'Rhameseum facade, Thebes', c 1880.
© National Media Museum / Science & Society Picture Library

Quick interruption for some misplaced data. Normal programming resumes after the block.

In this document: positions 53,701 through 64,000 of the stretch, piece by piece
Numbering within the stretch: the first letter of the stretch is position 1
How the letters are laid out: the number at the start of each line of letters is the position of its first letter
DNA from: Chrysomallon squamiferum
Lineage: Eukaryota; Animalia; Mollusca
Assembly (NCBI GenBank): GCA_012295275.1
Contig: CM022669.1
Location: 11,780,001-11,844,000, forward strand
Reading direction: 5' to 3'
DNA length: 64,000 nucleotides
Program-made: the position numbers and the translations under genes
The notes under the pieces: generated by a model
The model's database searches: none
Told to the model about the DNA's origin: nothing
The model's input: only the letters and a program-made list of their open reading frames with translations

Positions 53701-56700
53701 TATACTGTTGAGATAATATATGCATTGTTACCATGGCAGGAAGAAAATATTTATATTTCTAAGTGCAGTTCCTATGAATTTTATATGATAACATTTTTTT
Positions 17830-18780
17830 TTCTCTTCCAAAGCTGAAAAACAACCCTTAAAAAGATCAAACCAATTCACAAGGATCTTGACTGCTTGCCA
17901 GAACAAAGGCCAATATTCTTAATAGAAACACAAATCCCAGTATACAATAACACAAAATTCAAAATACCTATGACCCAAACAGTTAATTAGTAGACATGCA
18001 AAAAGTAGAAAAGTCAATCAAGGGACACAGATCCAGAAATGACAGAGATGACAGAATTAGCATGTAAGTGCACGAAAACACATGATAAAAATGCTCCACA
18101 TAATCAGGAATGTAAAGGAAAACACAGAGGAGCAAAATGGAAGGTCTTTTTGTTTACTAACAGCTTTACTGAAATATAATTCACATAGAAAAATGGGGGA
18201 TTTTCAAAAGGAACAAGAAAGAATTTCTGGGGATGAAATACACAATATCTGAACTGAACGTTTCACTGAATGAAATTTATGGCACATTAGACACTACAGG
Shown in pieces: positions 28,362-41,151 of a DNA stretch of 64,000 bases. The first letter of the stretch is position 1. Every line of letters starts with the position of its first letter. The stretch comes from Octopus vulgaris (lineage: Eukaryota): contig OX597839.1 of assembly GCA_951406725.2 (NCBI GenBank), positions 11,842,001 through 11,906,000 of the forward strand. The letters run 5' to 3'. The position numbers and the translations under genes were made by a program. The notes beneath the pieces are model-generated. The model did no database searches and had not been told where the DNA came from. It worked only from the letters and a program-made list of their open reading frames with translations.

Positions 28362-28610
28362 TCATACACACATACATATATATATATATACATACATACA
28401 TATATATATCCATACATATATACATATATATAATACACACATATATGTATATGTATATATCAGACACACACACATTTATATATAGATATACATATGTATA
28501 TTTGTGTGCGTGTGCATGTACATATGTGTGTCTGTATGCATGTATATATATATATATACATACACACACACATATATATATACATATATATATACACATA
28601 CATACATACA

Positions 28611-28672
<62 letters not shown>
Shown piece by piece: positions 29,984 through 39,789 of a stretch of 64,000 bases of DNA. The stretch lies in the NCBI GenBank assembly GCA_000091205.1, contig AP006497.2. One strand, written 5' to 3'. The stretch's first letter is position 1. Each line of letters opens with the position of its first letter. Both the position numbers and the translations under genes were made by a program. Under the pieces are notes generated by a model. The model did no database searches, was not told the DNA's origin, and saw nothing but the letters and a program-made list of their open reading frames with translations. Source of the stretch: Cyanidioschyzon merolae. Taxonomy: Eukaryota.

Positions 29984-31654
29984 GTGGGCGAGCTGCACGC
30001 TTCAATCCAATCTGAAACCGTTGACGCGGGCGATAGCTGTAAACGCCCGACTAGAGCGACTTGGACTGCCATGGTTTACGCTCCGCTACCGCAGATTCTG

A photograph of the entrance to the Ramesseum mortuary temple at Thebes, Egypt, taken by Antonio Beato (c1825-1903) in about 1880. The columns in the entrance show are carved with Osiride-style statues of Rameses. Each statue shows the pharaoh bound in a shroud with his arms crossed, holding two sceptres. Dedicated to the Egyptian God Amun the temple was built by the pharaoh Rameses II (1279-1213 BC) over a period of twenty years. Antonio Beato owned a photographic firm based in Luxor. From 1862 onwards he produced thousands of tourist images of Egypt. Confusingly, his brother Felice Beato (c1830-1903) was also a photographer who worked briefly in Egypt before travelling in India and the Far East. The two brothers sometimes worked together, signing pictures 'Felice Antonio Beato'.